The “soon”, “the time is at hand”, and “shortly” references in Revelation are often dismissed by futurists as “soon in God’s time”, that is “a day is as a thousand years”. But this is to miss the point both of the Peter verse and the soon passages in Revelation.
The point in Peter is that God is faithful in all His promises, whether is scheduled to happen the next day or in a thousand years. The point is not that God uses a special meaning for “soon”.
But another interesting avenue to underscore that the events in Revelation truly were to happen soon after the book was written is to compare Daniel 12:9, 13 with Rev. 22:10.
Dan. 12:9 He said, “Go your way, Daniel, for the words are shut up and sealed until the time of the end.
v. 13 But go your way till the end. And you shall rest and shall stand in your allotted place at the end of the days.”
Rev. 22:10 And he said to me, “Do not seal up the words of the prophecy of this book, for the time is near.
Do you see the contrast? In Daniel the time is far off. So the words are shut and sealed.
But in Revelation the time is short. So the words are not sealed up. They require immediate attention.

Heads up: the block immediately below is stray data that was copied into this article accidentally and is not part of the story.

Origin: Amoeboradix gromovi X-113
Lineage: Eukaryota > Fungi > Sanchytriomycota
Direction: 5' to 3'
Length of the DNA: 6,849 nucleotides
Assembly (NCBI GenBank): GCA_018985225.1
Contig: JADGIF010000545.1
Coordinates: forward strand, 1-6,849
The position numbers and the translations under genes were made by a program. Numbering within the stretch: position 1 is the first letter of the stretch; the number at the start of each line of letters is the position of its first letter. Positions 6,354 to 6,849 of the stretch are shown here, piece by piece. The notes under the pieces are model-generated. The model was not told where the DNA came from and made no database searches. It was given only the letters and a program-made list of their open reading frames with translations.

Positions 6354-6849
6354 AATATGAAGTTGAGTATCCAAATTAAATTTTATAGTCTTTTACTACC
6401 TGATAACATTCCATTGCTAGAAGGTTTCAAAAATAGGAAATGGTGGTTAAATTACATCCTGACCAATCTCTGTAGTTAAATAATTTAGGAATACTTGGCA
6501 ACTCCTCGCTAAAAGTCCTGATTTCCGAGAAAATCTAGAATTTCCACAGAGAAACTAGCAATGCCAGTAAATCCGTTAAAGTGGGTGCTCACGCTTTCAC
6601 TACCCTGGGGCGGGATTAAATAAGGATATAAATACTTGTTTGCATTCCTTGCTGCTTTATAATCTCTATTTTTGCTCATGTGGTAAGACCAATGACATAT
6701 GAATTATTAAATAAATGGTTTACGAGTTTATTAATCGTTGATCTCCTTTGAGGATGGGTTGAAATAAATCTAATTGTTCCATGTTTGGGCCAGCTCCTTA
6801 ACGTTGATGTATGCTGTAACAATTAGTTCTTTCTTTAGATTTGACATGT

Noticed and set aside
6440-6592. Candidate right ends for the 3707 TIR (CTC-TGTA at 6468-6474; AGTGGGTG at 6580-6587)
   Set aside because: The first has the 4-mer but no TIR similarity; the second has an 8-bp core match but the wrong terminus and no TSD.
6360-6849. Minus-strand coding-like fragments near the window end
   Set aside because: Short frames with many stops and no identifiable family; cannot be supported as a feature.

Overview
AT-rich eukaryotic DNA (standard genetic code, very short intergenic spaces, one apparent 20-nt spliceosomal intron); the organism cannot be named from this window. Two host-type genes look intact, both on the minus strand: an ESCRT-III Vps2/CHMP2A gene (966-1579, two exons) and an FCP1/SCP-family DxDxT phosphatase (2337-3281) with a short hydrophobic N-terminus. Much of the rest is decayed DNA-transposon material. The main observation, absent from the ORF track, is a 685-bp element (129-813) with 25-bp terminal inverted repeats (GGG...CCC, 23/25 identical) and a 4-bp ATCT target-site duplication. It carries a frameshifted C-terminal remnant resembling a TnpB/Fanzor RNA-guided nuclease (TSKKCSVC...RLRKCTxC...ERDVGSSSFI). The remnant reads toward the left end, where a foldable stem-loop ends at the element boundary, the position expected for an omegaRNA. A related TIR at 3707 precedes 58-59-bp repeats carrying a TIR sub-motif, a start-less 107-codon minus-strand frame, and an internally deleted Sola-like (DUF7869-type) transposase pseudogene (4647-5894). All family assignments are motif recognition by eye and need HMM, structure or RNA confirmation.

Now, according to the futurist interpretation, both Daniel and Revelation speak of the so-called future end times. How is this possible, seeing one is spoken of as “far off” and the other “near”?
Probably 19 out of 20 Bible students, faced with this puzzler – if they even understand why it is a great incongruity – will go first to their commentary or favorite author, rather than search the Word.
It is hard to go against tradition, the majority, and (in most of our experiences) the factory setting we were given when we first went to church, but it behooves us always to see if our beliefs square with Scripture. If, in the time of Christ on Earth, there were traditions that made “the Word of God of no effect” is it a stretch that the same canker would not be at work today?